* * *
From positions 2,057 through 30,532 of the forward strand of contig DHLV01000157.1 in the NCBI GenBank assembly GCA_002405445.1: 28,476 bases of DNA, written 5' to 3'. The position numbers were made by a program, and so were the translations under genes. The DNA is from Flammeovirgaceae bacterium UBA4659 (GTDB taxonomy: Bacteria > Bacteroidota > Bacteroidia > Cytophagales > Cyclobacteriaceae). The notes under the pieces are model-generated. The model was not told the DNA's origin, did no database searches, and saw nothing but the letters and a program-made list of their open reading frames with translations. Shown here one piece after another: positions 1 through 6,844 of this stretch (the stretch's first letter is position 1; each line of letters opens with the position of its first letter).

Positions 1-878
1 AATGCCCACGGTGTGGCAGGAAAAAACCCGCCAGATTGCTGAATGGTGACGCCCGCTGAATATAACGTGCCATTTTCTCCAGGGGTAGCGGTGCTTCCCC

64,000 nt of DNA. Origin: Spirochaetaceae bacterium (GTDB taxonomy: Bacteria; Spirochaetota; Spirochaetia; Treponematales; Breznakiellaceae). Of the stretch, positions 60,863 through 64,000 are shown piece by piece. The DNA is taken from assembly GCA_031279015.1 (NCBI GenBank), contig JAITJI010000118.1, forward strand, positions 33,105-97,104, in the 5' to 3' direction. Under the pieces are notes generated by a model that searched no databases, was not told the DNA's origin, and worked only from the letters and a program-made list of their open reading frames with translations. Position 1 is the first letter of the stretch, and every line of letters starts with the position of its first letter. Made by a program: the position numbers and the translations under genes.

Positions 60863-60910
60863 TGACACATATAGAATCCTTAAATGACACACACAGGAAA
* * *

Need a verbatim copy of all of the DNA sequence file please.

From positions 2,057 through 30,532 of the forward strand of contig DHLV01000157.1 in the NCBI GenBank assembly GCA_002405445.1: 28,476 bases of DNA, written 5' to 3'. The position numbers were made by a program, and so were the translations under genes. The DNA is from Flammeovirgaceae bacterium UBA4659 (GTDB taxonomy: Bacteria > Bacteroidota > Bacteroidia > Cytophagales > Cyclobacteriaceae). The notes under the pieces are model-generated. The model was not told the DNA's origin, did no database searches, and saw nothing but the letters and a program-made list of their open reading frames with translations. Shown here one piece after another: positions 1 through 6,844 of this stretch (the stretch's first letter is position 1; each line of letters opens with the position of its first letter).

Positions 1-878
1 AATGCCCACGGTGTGGCAGGAAAAAACCCGCCAGATTGCTGAATGGTGACGCCCGCTGAATATAACGTGCCATTTTCTCCAGGGGTAGCGGTGCTTCCCC

64,000 nt of DNA. Origin: Spirochaetaceae bacterium (GTDB taxonomy: Bacteria; Spirochaetota; Spirochaetia; Treponematales; Breznakiellaceae). Of the stretch, positions 60,863 through 64,000 are shown piece by piece. The DNA is taken from assembly GCA_031279015.1 (NCBI GenBank), contig JAITJI010000118.1, forward strand, positions 33,105-97,104, in the 5' to 3' direction. Under the pieces are notes generated by a model that searched no databases, was not told the DNA's origin, and worked only from the letters and a program-made list of their open reading frames with translations. Position 1 is the first letter of the stretch, and every line of letters starts with the position of its first letter. Made by a program: the position numbers and the translations under genes.

Positions 60863-60910
60863 TGACACATATAGAATCCTTAAATGACACACACAGGAAA